In addition to a new CTE center, North High will also receive a major remodel.
MINNEAPOLIS — Construction officially began Friday on a new Career and Technical Education Center at Minneapolis North High School, with a ceremonial groundbreaking attended by Mayor Jacob Frey and other city and school leaders.
The new CTE center, along with a major remodeling of the existing North High building, will take about a year to build. It is expected to open for the 2023-24 school year and will serve all of the Minneapolis Public Schools.
“We’re betting on the fact that their futures are going to be bright and extraordinary,” Mayor Frey said.
The CTE center will train students in the fields of engineering, robotics, drones, computer science and media arts, giving kids real-world skills and expanding their career horizons. Mohammed Lawal, the principal architect on the project for LSE Architects, said the vision reflects the “needs, desires and outcomes for the community and students.”
“It is truly going to become a hub, connecting the CTE program to the media center, to the food, to performance, and to education,” Lawal said. “It means a lot to the community. North High has been, and will continue to be, a source of pride for north Minneapolis.”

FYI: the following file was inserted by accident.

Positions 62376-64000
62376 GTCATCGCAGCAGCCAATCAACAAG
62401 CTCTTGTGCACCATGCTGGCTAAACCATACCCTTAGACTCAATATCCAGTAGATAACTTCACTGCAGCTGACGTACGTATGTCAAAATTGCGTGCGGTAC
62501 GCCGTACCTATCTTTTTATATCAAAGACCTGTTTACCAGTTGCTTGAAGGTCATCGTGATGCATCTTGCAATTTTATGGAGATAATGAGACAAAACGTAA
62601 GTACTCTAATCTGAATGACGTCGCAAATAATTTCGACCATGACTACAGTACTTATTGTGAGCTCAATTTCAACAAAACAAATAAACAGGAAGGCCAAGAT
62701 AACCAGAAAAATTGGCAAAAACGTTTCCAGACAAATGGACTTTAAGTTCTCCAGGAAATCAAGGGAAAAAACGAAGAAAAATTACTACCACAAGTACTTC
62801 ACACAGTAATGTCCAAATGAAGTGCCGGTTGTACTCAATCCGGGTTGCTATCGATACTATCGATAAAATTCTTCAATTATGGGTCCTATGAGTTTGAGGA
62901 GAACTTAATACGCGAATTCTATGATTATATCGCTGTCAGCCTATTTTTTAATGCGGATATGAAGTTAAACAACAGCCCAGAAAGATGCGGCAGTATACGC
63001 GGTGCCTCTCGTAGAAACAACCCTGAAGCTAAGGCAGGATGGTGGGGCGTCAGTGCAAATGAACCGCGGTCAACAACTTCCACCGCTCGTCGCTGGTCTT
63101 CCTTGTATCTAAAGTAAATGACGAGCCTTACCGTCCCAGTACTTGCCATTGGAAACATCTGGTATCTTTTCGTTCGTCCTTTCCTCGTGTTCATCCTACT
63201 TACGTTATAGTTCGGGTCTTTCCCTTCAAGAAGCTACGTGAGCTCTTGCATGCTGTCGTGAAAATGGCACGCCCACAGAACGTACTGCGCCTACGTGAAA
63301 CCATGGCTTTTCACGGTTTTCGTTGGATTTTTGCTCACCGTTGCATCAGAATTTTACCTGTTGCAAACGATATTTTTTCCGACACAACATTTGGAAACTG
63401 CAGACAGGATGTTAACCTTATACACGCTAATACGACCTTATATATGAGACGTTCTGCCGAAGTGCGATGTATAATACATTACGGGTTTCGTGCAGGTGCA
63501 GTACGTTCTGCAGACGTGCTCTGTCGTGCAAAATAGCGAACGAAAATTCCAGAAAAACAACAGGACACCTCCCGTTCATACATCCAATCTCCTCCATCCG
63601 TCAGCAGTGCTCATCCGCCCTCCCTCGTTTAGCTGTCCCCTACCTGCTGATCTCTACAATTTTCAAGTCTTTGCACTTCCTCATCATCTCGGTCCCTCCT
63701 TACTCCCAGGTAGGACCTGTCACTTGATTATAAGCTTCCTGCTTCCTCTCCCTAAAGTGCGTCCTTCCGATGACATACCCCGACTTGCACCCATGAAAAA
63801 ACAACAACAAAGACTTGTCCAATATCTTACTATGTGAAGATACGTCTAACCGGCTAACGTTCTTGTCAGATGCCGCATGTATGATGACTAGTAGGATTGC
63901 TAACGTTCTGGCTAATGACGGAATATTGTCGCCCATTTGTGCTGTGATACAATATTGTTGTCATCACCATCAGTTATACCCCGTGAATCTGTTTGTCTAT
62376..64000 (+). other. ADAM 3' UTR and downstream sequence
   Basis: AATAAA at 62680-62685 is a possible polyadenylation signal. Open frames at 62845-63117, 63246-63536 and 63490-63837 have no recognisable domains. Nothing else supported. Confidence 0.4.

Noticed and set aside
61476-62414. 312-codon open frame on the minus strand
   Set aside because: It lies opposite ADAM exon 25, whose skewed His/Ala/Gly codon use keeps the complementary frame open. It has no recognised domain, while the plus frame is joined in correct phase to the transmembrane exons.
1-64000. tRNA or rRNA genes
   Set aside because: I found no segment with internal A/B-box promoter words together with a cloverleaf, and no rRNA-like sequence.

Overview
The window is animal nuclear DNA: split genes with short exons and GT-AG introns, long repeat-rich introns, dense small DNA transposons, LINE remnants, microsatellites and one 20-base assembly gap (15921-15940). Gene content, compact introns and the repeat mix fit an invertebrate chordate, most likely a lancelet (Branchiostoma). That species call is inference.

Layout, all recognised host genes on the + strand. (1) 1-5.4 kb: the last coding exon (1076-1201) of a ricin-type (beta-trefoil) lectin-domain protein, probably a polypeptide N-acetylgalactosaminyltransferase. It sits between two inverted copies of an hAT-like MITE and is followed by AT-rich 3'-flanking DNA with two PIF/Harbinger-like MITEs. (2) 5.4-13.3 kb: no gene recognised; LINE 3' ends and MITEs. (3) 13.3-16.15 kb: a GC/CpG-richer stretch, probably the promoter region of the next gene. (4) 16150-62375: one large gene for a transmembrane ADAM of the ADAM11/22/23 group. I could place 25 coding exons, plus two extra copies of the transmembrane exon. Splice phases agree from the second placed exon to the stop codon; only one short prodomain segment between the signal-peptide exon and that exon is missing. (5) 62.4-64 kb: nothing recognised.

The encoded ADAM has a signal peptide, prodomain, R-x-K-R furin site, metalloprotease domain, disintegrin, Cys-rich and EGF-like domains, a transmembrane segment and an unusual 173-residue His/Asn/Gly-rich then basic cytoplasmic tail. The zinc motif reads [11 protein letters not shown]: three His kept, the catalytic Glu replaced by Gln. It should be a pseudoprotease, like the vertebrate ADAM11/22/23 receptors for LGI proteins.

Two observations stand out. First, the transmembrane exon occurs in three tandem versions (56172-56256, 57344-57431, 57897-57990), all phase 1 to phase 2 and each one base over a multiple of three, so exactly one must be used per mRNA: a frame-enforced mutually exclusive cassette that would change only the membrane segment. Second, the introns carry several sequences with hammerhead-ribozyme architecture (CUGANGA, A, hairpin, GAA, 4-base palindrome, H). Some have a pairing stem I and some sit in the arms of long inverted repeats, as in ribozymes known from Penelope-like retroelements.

CTE programs have grown in popularity statewide, not only in large districts like the Minneapolis Public Schools, but also in smaller, rural districts. Houston Public Schools in southeastern Minnesota, for example, serves students statewide through a virtual academy that includes career pathway programs.
“We have spent decades now, really driving home the point that college is the way to get into higher paid jobs and meaningful careers and, frankly, I think that’s just wrong,” said Deb Broberg, the executive director of RealTime Talent in Minnesota. “There’s more than one way to get there. Career and Technical Education programs really give students a chance to see themselves in the world of work. It gives them the why behind what they’re learning and how it really matters in life.”
Broberg said she’s thrilled by the new CTE center at North High School, calling it a “critically important” step toward training the next generation.
“Career and Technical Education is a true business imperative,” Broberg said, “and it’s an imperative for all of our folks that live in Minnesota.”
Rochelle Cox, the interim superintendent of the Minneapolis Public Schools, said she’s been looking forward to this groundbreaking for months. In addition to the CTE center, the remodeling of North High will give students a grand main entrance, updated commons and dining space, better ventilation systems and new equipment for the district radio station KBEM.
“This has been something we’ve been dreaming about for a while,” Cox said. “We’re going to have a year of construction and then we’re looking forward to welcoming our students and community in August.”
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